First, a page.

CLE ELUM – Walking through the ash and debris that was once her home, Cris Ellingson tries to recall what it once held.
Amid the twisted, melted, scorched remains, she struggles to recognize what’s left of antiques, keepsakes and everyday items such as kitchenware.
She picks up a glob of glass and inspects it. “Some things I just can’t remember what they were. They look different now.”
Like dozens of others who lost their homes in the Taylor Bridge fire, Ellingson is trying to get her life back in order.
She’s already looking to rebuild. Pink string is staked around the debris to mark the footprint of the new house she plans. An architect is working on a design.
“You can’t do anything but go on,” she said.
It has been three weeks since the Taylor Bridge fire destroyed 61 homes and ripped across nearly 37 square miles of upper Kittitas County. The fire is now mostly out. The news crews have long left. But for homeowners, firefighters, forest managers, insurance agents and others, the work continues. Lives and landscapes have been profoundly altered.
The smell of smoke still lingers inside much of the fire’s perimeter. The fire didn’t burn everywhere with the same intensity. The heat and spread of the flames varied depending on the wind, fuel and terrain.
Some patches as big as a football field are completely burned. The trees are black and charred. Plants, grasses and other ground cover are gone. Instead, the forest floor is covered with ash that kicks up dust clouds when a person walks through it. Some trees burned completely, leaving only blackened holes behind. Occasionally, smoke can be seen rising from a stump hole. The roots are still smoldering.
Most areas were only partially burned, though. The ground cover might have burned and the bases of the trees are scorched, but their crowns are still green. Some sights are puzzling, like a squat Douglas fir with one side completely burned and the other still green, as if nothing happened.
Like most forest fires, this one burned in a mosaic pattern, and in even the heavily burned areas, vegetation should start returning in the spring, said Rex Reed, a state Department of Natural Resources fire manager who coordinated the battle against the Taylor Bridge fire.
“I’ve always been impressed with how fast nature seems to heal after a forest fire,” he said.
Wildlife will likely bounce back quickly, as well. Firefighters reported finding few dead animals, and while habitat was damaged, little was destroyed, Reed said.
The DNR is working with the Kittitas County Conservation District to stabilize slopes and areas at risk for landslides and flooding.
“As fall rains hit the sites, there’s not going to be the vegetation to absorb the water,” Reed said.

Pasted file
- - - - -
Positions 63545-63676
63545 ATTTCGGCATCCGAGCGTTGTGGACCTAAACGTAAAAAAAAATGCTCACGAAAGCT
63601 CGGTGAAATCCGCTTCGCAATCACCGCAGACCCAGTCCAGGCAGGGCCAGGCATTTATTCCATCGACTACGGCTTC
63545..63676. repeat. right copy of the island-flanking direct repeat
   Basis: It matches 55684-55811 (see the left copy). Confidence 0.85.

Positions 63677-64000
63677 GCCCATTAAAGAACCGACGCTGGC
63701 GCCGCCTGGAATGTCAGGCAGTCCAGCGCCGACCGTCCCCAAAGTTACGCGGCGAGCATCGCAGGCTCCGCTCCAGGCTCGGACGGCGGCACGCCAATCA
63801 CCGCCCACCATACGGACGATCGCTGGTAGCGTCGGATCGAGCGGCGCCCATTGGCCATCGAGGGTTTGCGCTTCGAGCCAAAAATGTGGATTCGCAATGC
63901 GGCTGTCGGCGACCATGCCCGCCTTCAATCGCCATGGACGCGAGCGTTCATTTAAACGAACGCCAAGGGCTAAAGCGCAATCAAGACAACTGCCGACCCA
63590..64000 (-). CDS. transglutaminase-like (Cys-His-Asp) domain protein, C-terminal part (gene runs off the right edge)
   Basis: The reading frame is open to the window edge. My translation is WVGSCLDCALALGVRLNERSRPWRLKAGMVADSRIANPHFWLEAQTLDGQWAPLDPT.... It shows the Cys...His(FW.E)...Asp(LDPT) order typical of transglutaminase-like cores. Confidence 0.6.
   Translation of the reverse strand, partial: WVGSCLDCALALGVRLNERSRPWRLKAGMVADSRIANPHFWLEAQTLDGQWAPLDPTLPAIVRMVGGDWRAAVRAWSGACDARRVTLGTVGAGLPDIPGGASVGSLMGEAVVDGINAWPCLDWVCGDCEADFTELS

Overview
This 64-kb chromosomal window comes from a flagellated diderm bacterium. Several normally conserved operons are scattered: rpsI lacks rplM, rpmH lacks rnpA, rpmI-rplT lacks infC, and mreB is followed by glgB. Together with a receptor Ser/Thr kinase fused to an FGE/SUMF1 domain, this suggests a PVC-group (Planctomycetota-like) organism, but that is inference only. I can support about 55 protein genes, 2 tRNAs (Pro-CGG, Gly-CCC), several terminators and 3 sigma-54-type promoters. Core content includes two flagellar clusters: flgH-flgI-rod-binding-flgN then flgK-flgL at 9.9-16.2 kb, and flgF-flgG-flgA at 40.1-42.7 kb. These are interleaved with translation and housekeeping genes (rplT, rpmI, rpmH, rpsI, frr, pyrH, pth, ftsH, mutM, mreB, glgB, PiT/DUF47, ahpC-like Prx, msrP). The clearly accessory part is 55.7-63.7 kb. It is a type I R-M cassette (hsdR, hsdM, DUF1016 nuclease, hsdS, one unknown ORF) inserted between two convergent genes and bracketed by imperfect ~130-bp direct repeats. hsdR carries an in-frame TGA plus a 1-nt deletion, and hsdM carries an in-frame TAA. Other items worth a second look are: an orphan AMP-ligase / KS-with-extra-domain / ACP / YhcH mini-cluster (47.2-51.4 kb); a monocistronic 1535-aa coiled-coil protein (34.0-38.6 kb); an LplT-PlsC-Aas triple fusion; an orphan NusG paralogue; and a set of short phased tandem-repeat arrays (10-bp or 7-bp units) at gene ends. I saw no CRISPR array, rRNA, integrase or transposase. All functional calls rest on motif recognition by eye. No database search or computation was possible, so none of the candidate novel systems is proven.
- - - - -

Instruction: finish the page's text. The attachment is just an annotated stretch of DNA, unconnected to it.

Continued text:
The work includes seeding grass on slopes, spreading straw on stream banks and making sure road culverts are not blocked.
The fire will be used to evaluate the effectiveness of the Department of Natural Resources’ efforts to reduce fuels in the area, state Commissioner of Public Lands Peter Goldmark said.
For at least three years, DNR has worked on fuel reduction in the Taylor Bridge fire area, including thinning timber stands, removing dead and dying trees and clearing ground debris.
“There are multiple objectives. One is to protect timber, and second is to protect structures,” Goldmark said.
The best way to protect buildings is for owners to take precautions, such as having only short grass rather than bushes next to a building, and cutting low limbs from nearby trees, he said.
Andrew and Jodi Polak said taking those steps helped save their home on Hart Road near the fire’s origin. The fire destroyed two vehicles and a free-standing garage on their property. It surrounded their house, but did not ignite it.
Before the fire, the Polaks hired a contractor to make their home fire resistant. It was money well spent, Andrew Polak said in a telephone interview.
Their insurance agent, Scott Rollins of State Farm, echoed the sentiment.
“The fire came up and kissed the foundation” but didn’t ignite the house, Rollins said.
His Ellensburg office has processed more than 40 claims for losses from the fire, including six houses that were lost.
There is plenty to haul away before rebuilding can begin. Ellingson has nearly filled three shipping containers with debris. She writes down everything that was lost and that she can remember in a spiral-bound notebook that she calls her “new constant companion.” She’ll use the notebook for her insurance claim.
But how should she record the 8-millimeter films of her late husband’s childhood? She had planned on converting them to DVDs, but hadn’t done it yet.
Sorting through the debris, she found the metal reels that held the film.
“The insurance adjuster tells me everything has a price,” Ellingson said. “I think not.”
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